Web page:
The history of Job is fairly familiar to most Bible students. By the permissive will of God, the great sage of Uz suffered grievously. When three of his friends heard of the patriarch’s misfortunes, they came to comfort him. But because of their flawed theology, namely that all suffering is the result of personal sin, they turned out to be “miserable comforters” (Job 16:2).
Sometimes we are inclined to cast Job’s friends into an entirely negative light. After all, did not Job characterize them as “forgers of lies ... physicians of no value” (13:4)? Yes, he did. But one must remember that the gentleman had some pretty strong things to say about the Lord as well. Not understanding what was happening in his life, he accused God of being a terrorist who harassed him night and day (6:4; 9:21-24,34). Later, he would repent of those rash charges.
In the New Testament, James reminds us of the “patience of Job” (5:11); but one of the more remarkable things about this book is its portrait of the patience of God!
The fact of the matter is, Job’s friends basically were good men. They believed deeply in God. They extolled his wonders in creation and his benevolence in the affairs of men. They acknowledged the moral purity of the Creator and the justness of his dealings with humanity.
Their problem was one of application; they applied their cause-and-effect argument (suffering is caused by personal sin) to Job. They had no clue as to what God was doing in the patriarch’s life — that his suffering has been allowed as a tribute to his faith. Nevertheless, they were willing to generalize, and accuse Job of dark and secret sins.
And so they “hounded” God’s servant relentlessly; if he would just “repent” of his terrible sin, God would remove his hardships, and all would be well again. Aside from that blunder, they occasionally made some remarkably insightful statements. To one of these — from Zophar — we now direct attention.
“If you set your heart aright, And stretch out your hands toward him; If iniquity be in your hand, put it far away, And let not unrighteousness dwell in your tents. Surely then shall you lift up your face without spot; Yes, you shall be steadfast, and shall not fear: For you shall forget your misery; you will remember it as waters that are passed away, And your life shall be clearer than the noonday; Though there be darkness, it shall be as the morning. And you shall be secure, because there is hope; you will look around, and take your rest in safety. Also you shall lie down, and none shall make you afraid; Yes, many will court your favor (Job 11:13-19).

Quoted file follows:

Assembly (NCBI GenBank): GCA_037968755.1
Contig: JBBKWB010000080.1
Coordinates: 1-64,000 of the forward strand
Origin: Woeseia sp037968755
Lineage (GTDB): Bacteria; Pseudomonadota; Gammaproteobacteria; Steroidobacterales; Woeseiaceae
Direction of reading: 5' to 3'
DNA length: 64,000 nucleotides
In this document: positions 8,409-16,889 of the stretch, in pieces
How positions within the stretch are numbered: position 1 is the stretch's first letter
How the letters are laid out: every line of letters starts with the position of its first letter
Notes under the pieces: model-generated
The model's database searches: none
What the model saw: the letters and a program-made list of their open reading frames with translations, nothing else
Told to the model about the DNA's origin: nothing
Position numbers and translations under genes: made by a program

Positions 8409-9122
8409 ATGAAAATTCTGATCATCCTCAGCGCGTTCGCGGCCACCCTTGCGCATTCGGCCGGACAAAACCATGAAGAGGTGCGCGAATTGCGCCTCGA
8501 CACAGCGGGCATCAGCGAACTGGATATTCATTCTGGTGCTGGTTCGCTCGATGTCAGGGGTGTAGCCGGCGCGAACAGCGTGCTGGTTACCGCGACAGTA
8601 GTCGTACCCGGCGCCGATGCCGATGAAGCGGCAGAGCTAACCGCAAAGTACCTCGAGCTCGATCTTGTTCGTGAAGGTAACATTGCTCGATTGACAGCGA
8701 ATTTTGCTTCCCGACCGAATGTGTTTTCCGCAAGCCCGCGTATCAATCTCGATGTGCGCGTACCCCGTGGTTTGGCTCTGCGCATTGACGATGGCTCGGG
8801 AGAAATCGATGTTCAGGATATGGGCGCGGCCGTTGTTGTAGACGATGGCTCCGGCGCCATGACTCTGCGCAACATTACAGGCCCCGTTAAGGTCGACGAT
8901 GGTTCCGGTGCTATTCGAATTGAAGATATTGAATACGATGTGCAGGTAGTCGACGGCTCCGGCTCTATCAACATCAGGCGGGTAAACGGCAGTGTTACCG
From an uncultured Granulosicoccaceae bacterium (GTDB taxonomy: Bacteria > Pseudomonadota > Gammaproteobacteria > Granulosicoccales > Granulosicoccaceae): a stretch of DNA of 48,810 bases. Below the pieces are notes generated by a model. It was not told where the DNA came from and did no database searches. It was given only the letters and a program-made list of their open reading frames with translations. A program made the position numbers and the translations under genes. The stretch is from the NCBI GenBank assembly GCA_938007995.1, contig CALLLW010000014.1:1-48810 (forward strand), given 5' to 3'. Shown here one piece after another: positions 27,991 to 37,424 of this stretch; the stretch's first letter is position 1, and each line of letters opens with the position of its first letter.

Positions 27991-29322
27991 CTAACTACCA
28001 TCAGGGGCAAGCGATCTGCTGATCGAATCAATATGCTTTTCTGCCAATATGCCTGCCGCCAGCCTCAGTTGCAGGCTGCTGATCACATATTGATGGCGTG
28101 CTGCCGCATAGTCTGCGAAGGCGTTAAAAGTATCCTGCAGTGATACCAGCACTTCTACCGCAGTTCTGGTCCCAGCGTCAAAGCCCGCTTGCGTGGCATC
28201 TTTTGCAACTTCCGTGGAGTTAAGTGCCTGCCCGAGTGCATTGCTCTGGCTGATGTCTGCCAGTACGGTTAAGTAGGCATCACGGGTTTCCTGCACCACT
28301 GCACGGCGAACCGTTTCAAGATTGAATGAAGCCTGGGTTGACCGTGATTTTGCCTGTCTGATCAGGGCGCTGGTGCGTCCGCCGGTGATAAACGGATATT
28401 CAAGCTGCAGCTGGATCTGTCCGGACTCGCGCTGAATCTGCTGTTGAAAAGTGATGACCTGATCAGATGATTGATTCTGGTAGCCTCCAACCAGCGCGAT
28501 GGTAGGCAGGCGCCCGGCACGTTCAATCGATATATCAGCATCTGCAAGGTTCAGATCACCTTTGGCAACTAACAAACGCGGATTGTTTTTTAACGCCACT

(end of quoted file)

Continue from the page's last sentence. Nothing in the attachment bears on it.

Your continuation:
In this delightful paragraph, several truths shine forth.
- The first thing the sinner must do is “set his heart aright.” If one is not sincerely sorry for his sins, everything else that follows is futile. The “heart” is the heart of the matter (cf. Psa. 34:18)!
- Forgiveness must be sought from God ultimately; while we must solicit forgiveness from those against whom we have sinned, in the final analysis, sin is an attack upon God; he must be entreated — and without equivocation. Moreover, forgiveness must be sought in the divinely prescribed way. For New Testament references pertaining to this, see Acts 2:38; 22:16; Rom. 6:3-4; Gal. 3:26-27, etc.
- There must be a change in life; as long as one clings to his old ways, he will find no relief. It is the epitome of folly to contend that one may “repent,” and yet continue in the very practice of which he has repented. The divinely oriented life is one of transformation (Rom. 12:2).
- Following the reception of forgiveness, an exhilarating refreshment will come. Guilt will be “water under the bridge.” Life will be brighter; the dark depression that accompanies guilt will vanish. Peace of mind will be one’s companion — day and night.
The problem with many is this: we attempt such a shallow repentance. We want to do as little as we can — that which we hope will merely placate others — when we need to bow in humble contrition before God, yielding wholly to his will (Heb. 5:8-9).
Even long-time members of the church sometimes attempt to slip by with only minimal submission to the will of God. Those provisional, “generic” confessions — “If I have done something, I am sorry,” — when many know very well what their problem has been, ring hollow. Do we not recall those ridiculous “confessions” (word parsings) of the former President? There will be no real soul-satisfaction in halfhearted acknowledgments.
We would do well to master the wise words of Zophar — at least in this instance.